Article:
Yellowhead Highway Overview: Tête Jaune Cache to Jasper portion
The 104 km (1:00 hours) section of the Yellowhead Highway from Tête Jaune Cache, BC to Jasper, AB runs along the upper Fraser River and showcases the rugged interior mountains of northeastern British Columbia.
The Highway 5 passes south through the community of Valemount, on the way to Kamloops. Valemount offers visitors a range of amenities, including accommodations, restaurants, and outdoor recreation opportunities.
As the highway leaves the park, it enters the rural landscapes of British Columbia’s interior. The route passes through small communities and ranches, with the occasional stunning mountain vista. Along the way, travelers can stop at scenic viewpoints and historic sites, such as the Yellowhead Pass National Historic Site.
This east-west stretch of the Yellowhead Highway passes by the south flank of Mount Robson, and offers some stunning views of the 1954 m (12,972 ft) peak which is the highest in Canada’s lower Rockies (as opposed to a Mount Logan (which is 5,959 m or 19,550 ft) in the St Elias Mountains in the Yukon. Continuing eastward, the Yellowhead Highway passes through the Mount Robson Provincial Park, which offers visitors the chance to hike, camp, and enjoy the stunning scenery of the region.
The Yellowhead Highway #16 heads through the stunning landscapes of the Canadian Rockies, and through the Yellowhead Pass, and arrive in Jasper. You see more views of Mount Robson on the Yellowhead heading east to Jasper, and can even see Mount Robson from the 2400m Whistler’s peak at the top of the Jasper Tram, 85 km away!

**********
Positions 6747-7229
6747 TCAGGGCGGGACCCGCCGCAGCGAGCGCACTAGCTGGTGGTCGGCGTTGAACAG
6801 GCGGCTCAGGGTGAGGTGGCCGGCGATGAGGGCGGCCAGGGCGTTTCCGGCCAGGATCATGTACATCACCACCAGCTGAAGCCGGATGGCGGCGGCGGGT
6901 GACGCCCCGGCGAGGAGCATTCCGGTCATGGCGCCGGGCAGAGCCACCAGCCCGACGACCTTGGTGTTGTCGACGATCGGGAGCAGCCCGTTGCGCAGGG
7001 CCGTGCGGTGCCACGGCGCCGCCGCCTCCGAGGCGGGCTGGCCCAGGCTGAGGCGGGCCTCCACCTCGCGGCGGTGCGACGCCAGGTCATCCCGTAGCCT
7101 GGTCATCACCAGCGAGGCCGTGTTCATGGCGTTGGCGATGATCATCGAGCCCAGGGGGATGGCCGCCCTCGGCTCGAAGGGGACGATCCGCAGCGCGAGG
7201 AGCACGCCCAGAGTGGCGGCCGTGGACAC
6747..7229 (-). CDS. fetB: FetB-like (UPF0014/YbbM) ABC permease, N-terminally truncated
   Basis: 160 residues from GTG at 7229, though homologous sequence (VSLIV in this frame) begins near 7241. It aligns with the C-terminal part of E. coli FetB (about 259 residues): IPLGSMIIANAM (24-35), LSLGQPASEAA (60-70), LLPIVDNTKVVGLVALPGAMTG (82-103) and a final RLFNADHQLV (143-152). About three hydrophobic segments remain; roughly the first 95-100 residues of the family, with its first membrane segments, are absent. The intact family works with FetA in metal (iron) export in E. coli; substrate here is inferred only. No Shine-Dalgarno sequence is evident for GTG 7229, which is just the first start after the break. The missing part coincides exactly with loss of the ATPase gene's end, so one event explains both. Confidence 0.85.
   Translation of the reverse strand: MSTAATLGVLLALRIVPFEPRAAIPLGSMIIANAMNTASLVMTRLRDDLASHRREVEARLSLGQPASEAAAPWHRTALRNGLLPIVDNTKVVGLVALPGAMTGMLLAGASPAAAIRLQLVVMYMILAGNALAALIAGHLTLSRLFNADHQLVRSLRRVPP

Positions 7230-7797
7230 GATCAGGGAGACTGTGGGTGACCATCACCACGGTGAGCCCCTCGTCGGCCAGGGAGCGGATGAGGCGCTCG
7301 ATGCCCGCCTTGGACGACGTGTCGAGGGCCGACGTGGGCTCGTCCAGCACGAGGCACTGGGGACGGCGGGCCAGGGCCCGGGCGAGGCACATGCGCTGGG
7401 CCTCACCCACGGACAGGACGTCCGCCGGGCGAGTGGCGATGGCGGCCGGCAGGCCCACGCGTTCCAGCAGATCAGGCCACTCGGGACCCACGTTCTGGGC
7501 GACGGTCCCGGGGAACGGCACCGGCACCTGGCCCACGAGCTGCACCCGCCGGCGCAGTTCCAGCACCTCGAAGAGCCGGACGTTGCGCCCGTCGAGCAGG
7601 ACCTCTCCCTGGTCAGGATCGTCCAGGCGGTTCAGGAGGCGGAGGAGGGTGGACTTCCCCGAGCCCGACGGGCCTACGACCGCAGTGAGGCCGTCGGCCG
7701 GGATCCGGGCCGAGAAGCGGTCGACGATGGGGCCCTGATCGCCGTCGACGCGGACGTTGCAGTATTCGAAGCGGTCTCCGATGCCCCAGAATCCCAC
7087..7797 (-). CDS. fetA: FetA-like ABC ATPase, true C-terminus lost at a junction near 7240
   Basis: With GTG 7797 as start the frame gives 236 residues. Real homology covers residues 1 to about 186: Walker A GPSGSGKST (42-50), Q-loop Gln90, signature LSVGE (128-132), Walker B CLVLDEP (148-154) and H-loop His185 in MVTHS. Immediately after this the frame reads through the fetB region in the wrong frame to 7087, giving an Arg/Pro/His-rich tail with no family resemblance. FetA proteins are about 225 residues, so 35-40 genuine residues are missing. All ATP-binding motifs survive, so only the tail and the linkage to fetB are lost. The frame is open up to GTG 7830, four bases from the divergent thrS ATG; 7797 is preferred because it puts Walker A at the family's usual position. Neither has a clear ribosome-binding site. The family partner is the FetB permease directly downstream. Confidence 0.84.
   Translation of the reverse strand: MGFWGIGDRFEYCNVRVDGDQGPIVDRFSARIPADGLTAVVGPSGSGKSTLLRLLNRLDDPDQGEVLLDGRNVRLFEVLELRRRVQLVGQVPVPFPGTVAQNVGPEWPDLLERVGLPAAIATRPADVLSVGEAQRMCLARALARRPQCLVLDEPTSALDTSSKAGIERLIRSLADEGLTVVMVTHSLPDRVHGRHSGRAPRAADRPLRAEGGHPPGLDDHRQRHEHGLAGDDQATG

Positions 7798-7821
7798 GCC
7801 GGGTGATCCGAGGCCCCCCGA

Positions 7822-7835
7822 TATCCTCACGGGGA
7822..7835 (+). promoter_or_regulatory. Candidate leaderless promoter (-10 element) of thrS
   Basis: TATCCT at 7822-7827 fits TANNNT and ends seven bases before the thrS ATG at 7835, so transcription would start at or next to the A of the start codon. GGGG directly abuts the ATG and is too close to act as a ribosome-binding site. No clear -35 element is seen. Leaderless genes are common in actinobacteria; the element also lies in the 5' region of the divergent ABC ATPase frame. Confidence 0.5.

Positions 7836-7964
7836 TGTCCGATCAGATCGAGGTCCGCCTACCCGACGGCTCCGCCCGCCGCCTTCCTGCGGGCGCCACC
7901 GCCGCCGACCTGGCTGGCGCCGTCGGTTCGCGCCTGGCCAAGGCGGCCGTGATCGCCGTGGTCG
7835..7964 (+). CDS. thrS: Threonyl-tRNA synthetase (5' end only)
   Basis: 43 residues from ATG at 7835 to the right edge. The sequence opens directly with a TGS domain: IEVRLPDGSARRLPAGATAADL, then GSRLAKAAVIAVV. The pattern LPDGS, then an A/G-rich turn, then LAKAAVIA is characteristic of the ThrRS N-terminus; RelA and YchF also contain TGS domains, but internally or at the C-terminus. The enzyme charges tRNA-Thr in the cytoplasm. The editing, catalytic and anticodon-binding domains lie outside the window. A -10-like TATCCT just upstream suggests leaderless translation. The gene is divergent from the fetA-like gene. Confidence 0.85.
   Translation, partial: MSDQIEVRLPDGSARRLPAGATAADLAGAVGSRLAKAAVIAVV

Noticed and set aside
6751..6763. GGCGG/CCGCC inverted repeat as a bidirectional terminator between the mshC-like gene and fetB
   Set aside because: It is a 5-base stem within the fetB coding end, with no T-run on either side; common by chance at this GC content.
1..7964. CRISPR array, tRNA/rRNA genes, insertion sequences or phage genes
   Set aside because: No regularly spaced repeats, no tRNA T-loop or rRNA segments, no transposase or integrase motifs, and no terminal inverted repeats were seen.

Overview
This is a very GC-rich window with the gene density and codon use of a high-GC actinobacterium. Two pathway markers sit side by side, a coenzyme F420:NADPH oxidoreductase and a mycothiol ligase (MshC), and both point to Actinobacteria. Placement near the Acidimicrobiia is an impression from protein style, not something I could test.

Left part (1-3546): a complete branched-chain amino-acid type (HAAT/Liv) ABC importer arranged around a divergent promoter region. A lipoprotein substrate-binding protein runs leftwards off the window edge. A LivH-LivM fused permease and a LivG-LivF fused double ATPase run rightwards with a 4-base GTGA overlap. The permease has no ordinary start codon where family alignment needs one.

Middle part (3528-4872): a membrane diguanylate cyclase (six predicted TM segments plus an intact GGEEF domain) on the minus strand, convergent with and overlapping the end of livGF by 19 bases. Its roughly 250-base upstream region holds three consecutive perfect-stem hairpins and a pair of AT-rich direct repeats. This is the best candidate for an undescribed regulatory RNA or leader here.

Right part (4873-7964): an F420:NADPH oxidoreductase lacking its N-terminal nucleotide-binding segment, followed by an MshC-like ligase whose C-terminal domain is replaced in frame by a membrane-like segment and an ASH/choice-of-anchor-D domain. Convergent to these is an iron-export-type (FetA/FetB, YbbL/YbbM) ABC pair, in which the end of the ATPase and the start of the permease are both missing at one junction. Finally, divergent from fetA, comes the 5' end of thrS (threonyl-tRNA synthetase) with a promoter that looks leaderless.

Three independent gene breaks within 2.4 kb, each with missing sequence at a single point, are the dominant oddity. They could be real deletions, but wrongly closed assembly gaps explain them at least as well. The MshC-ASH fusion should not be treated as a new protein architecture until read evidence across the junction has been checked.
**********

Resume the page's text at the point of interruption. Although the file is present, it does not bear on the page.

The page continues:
Icefields Parkway Detour
Travelers can detour south on the Icefields Parkway (Highway 93) to pass by some of the most iconic natural attractions in Jasper National Park, such as Athabasca Falls, Columbia Icefield, and Sunwapta Falls. These sites offer opportunities for hiking, sightseeing, and exploring the beauty of the mountains.
History of the Yellowhead Highway: Tête Jaune Cache to Jasper portion
In 1969, Highway 16 was extended east from Prince George to Tête Jaune Cache and into the Yellowhead Pass and Jasper, Alberta. It was completed by 1968, though was raised to all-weather standards in 1969.
In 1987, British Columbia and the federal government began a three-year, $36-million cost-shared prject to improve safety on Yellowhead Highway 16 to reduce several steep grades, widen sections of the highways and eliminate a number of sharp curves.
Highway 5 History
In the ’60s and early ’70s, work was completed on the reconstruction of Highway 5 from Kamloops to Tête Jaune Cache.
In 1987, British Columbia and the federal government began a three-year, $36-million cost-shared prject to improve safety on Highway 5. This project reduced several steep grades, widened sections of the highways and eliminated number of sharp curves.